Two major transplantation societies cautiously consider incentives for organ donation

Wednesday, April 22, 2015

The latest, longest kidney exchange chain, involving 68 people, 34 transplants

The National Kidney Registry has completed a new, long non-simultaneous nondirected donor chain, maybe the longest to date. Here are some stories, from the local press at some of the hospitals involved.

Kidney exchange in which Allegheny General Hospital participates enables 34 transplants
 "A Somerset County man and 33 other renal disease patients received new kidneys this year in an unprecedented national chain of organ transplants, Allegheny General Hospital announced Wednesday.
The North Side hospital is among 26 domestic transplant centers that participated in the exchange, run through March by the nonprofit National Kidney Registry. It is the largest multi-center paired kidney exchange so far in the United States, the registry said."

The final link: UW Hospital completes longest chain of kidney donations

"A Wisconsin woman received the final kidney transplant at the University of Wisconsin Hospital in March, completing the longest chain of kidney donations.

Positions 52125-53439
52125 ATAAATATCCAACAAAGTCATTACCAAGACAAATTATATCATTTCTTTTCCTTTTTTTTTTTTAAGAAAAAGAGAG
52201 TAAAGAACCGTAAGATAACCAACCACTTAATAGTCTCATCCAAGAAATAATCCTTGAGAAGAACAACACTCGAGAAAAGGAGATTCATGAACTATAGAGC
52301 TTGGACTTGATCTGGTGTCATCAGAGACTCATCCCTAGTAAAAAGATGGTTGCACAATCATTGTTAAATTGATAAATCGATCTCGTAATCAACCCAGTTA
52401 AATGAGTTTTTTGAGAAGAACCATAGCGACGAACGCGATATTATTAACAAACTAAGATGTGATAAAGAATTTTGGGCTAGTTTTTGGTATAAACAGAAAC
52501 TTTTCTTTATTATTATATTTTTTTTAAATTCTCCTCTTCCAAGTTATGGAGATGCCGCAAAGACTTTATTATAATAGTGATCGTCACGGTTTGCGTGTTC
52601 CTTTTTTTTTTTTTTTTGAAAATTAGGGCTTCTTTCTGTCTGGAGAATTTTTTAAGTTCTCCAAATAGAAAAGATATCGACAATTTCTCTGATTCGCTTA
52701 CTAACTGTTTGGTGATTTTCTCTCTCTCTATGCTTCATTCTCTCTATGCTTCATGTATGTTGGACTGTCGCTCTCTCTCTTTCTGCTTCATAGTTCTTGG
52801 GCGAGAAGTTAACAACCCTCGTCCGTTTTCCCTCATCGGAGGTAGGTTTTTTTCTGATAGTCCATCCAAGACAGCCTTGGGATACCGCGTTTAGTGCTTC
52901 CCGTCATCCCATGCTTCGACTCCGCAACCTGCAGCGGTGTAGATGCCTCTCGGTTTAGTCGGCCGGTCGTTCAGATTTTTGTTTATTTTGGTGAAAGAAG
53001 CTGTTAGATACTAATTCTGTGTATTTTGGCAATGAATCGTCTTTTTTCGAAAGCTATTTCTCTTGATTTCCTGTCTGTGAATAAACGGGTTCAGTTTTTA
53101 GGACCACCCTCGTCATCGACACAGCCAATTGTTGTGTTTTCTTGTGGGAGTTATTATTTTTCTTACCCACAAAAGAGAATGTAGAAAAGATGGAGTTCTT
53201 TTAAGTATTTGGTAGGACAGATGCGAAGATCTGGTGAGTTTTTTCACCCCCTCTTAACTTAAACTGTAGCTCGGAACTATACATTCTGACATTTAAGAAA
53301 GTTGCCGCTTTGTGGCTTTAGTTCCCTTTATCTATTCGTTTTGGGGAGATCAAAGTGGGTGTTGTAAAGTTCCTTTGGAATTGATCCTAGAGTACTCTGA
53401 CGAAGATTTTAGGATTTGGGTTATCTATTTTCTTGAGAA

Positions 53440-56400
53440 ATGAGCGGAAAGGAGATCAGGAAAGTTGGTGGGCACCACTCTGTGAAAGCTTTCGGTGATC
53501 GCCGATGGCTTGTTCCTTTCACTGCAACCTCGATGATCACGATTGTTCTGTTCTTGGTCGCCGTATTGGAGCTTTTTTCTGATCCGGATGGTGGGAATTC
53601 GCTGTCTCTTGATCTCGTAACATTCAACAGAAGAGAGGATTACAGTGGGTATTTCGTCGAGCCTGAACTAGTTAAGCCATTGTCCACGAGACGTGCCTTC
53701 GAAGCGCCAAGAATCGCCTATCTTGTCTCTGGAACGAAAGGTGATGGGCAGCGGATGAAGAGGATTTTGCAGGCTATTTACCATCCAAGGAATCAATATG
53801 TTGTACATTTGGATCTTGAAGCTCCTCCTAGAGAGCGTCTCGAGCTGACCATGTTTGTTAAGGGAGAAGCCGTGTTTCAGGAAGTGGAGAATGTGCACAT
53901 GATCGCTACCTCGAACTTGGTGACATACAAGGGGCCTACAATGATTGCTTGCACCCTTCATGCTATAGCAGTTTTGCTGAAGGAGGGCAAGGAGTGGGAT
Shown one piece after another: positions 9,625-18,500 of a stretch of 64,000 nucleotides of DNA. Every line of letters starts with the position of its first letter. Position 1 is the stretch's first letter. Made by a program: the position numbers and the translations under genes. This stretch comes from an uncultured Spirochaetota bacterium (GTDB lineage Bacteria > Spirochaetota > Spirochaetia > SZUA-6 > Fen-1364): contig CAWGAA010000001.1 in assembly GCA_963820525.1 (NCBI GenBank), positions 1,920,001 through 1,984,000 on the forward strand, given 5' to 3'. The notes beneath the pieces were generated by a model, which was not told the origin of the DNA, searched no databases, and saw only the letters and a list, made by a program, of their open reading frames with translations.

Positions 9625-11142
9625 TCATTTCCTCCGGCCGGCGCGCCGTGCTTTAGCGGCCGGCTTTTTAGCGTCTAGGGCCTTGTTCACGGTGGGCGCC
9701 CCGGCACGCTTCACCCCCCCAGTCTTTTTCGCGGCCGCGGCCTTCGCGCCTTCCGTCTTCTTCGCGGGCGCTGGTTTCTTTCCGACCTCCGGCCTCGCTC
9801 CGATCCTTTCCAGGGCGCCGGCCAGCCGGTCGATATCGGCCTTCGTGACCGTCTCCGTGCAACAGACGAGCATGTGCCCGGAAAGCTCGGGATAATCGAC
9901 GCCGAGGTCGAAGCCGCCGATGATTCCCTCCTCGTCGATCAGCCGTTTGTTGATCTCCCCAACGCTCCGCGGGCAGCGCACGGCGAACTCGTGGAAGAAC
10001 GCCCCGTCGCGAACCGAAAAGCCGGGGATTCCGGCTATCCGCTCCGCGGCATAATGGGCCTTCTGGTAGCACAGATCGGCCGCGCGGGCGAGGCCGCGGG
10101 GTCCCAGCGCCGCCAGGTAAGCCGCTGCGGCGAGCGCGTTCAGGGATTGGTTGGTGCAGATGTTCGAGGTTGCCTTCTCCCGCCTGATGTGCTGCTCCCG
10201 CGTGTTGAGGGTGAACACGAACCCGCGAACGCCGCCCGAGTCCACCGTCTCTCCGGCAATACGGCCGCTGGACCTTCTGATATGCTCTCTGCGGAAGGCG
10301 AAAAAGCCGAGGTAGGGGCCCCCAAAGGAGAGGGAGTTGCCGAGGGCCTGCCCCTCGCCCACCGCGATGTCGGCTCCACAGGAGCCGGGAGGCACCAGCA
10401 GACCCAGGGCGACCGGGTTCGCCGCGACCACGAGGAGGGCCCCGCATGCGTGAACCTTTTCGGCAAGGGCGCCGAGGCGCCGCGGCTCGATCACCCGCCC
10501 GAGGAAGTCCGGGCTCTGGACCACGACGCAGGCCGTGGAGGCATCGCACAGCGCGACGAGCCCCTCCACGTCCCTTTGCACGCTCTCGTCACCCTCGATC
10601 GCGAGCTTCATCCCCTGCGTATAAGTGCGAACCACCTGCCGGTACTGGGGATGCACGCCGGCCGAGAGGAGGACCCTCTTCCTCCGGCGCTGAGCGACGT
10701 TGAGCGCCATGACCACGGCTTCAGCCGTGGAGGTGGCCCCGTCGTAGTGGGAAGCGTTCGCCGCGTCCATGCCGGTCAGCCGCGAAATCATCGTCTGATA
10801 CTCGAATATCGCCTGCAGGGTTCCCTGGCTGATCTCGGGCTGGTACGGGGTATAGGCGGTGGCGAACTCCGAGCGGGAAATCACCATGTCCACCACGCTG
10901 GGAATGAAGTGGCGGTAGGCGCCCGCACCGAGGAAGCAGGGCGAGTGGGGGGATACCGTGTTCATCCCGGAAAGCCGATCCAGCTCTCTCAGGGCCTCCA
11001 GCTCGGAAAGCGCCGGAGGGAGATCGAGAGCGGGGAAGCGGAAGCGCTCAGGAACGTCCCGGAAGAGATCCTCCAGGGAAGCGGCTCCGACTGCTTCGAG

"UW Hospital is a member of the National Kidney Registry, an organization that works to match kidney donors with recipients for transplants. The registry organized the completed kidney chain, which started and ended at UW Hospital.
...
"Of the 68 people in the kidney chain, 34 donors and 34 recipients, five were connected through UW Hospital, Miller said."

D.C., Md., Va. hospitals participate in largest-ever multi-hospital kidney transplant chain
"With 34 donors and 34 recipients, Chain 357, nicknamed a “chain of love,” is the country's largest-ever multi-hospital kidney transplant chain. The National Kidney Registry worked with 26 hospitals across the country to make sure every link of the chain connected.